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Words probably can’t do justice to the absolute euphoria that Team USA’s Women’s Hockey Team experienced on Thursday afternoon in the gold medal game of the Winter Olympics in PyeongChang. A game that couldn’t be decided in 60 minutes or even 80 minutes went to a shootout and still could not be decided in the regulation five rounds, where it was tied at one each in goals off the penalty shots. In the 6th round Jocelyne Lamoureux-Davidson managed to get Canada’s Shannon Szabados down and gave USA their second penalty shot goal. At that point for the Americans it was all on their goaltender, Maddie Rooney.

Many of her teammates couldn’t speak highly enough of her. The word “poised” was used by some to describe her calm demeanor in the net.

“And it all came down to Maddie Rooney and she had a gold medal winning performance,” said Hilary Knight.

“We have such an amazing group and it didn’t matter if you were a veteran and three-time Olympian or if you’re a rookie,” shared Gigi Marvin who couldn’t stop smiling. “I mean holy cow, Maddie Rooney? Unbelievable in the net. It really doesn’t matter. We had so much faith and trust in her.”

Rooney, who admits that she’s afraid of snakes and doesn’t like the dark, is not afraid of the pressure of blocking such an important shot.

“I’ve been told that, that one of my strong suits is being calm,” Rooney offered quietly. “I think it’s just really important for my position to stay calm and have a short-term memory, if things don’t go well, and have trust in the teammates to bounce back.”

Rooney’s block on Agosta

She commented that all her teammates were supportive going into the shootout. So when it came down to Canada’s opportunity in the 6th round, she felt confident that she could block the shot from Meghan Agosta. And block it she did. For Team USA it was cheers and hugs and happiness. For Team Canada it was disappointment, heartache and tears.

In almost a switch of that final game in Sochi four years ago in which the United States was winning 2-0 for so long and then ultimately lost in overtime, this time it was Canada who went into the third period winning 2-1 in PyeongChang only to have it come down to the shootout and see things go against them. However, there was one thing that was eerily similar to the Sochi games.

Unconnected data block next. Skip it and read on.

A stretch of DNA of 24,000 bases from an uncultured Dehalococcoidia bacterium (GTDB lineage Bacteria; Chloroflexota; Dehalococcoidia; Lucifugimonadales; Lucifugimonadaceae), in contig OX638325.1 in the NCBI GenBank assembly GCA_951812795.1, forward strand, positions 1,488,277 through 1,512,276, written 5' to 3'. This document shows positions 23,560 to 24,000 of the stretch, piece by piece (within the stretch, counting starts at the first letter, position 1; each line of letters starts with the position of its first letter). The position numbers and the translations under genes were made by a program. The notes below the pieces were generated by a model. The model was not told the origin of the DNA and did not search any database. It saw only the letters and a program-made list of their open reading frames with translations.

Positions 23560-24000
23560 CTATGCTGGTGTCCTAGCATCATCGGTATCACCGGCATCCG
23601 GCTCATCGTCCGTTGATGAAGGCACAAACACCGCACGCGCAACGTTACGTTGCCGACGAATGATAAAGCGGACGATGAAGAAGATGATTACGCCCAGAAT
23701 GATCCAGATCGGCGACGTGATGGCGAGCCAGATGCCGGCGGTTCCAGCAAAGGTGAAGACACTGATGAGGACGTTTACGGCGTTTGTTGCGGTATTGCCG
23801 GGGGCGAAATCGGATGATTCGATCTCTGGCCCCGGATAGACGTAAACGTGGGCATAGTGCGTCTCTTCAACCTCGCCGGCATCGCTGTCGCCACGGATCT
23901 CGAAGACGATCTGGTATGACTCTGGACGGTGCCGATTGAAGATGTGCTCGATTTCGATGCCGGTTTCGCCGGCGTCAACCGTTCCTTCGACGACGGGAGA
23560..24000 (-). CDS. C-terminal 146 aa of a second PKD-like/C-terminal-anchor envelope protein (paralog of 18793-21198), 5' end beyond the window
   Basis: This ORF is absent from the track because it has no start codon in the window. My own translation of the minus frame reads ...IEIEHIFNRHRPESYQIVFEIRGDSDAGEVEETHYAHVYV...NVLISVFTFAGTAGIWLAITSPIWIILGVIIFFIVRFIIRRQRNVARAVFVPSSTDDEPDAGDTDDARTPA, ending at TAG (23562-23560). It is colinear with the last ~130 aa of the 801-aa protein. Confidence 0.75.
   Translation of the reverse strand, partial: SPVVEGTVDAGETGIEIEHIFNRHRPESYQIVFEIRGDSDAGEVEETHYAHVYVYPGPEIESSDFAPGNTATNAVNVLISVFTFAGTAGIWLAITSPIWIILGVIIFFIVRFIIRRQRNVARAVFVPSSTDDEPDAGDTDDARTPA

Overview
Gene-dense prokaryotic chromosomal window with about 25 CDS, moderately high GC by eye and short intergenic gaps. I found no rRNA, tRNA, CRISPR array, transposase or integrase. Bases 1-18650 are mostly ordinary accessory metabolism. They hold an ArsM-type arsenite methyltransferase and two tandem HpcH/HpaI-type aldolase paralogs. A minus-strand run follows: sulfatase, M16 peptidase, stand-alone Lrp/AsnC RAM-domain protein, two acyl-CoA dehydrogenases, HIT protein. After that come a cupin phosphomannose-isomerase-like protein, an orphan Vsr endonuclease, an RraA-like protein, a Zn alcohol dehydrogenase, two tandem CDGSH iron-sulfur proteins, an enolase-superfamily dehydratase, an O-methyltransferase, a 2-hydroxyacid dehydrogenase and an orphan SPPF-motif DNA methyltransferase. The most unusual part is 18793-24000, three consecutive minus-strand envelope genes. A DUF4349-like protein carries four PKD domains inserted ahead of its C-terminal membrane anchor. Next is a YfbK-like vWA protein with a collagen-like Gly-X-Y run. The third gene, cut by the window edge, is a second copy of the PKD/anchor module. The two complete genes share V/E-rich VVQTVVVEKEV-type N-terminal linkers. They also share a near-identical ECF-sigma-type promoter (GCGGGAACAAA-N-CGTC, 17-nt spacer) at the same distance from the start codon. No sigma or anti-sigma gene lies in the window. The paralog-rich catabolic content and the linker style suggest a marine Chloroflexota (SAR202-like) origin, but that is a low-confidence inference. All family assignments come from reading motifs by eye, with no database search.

“It was wild. It seems like so long ago, but when we got that penalty, I was thinking ‘Oh my gosh, this is the start of a living nightmare for us at the Olympics,’” Knight described. “Kendall [Coyne] went out there killed great, Dex [Brianna Decker] went out there. I mean everyone was rolling. And we all had our different responsibilities and jobs and big moments and people made those little plays that turned out to be big plays.”

Throughout the game there was an intensity on both sides, but more restrained than perhaps their first meeting of the games. There were few instances of pushing and shoving after the whistles as opposed to the first game. And though Canada seemed to control things in the beginning it was the Americans who scored first while on the power play with just 1:25 left in the first.

“There was no doubt in anyone’s mind. It was just a matter of how and when and what an ending,” Marvin said.

The second period saw the Canadians score exactly two minutes in. They would get the lead at 6:55 of the period. It looked like they might get their third while on the power play. Sidney Morin was whistled for an illegal hit and Canada was strong on the power play. Fortunately for the United States, Canada was whistled for a crease violation, which simply stopped play and forced a face off down in Canada’s end.

With 6:21 remaining in the third period, Monique Lamoureux-Morando got the tying goal that would keep the Americans in it through the remainder of regulation and the entire 20-minute overtime. As Knight mentioned, while on the four on four overtime, Megan Keller was called for an illegal hit with 2:35 left on the clock. It was during this penalty kill time that it was clear that the confidence of Team USA was immense. They were not going to let history repeat itself.

All through the game the chants of “Go Canada Go” and “USA, USA” filled the arena in a deafening beat against each other. Each chant trying to infuse their team with more energy, feeling every bit a part of what was unfolding on the ice. Willing their energy reserves to imbue their team. There were oohs and ahs as pucks missed the goal or as goalies made incredible saves. From those cheering on the United States, a tremendous cheer erupted as that final puck was blocked.

After twenty years, the gold medal is coming back to the United States with the women who worked hard to be recognized by USA Hockey and who have worked so hard on and off the ice to grow a sport about which they have so much passion. It was earned through hours and hours of work and training and practice. It was aided by family, friends, trainers, coaches, and countless others. And it will be remembered by millions.

A family historian by profession, Rhonda R. McClure has loved hockey since she was a child in New Hampshire. Any opportunity to combine her love of writing, hockey and research is something she looks forward to with much enthusiasm. She's been accused of seeking out shinny games when there are no other hockey events taking place. She is a member of the Society for International Hockey Research. Follow her on Twitter at @HockeyMaven1917.


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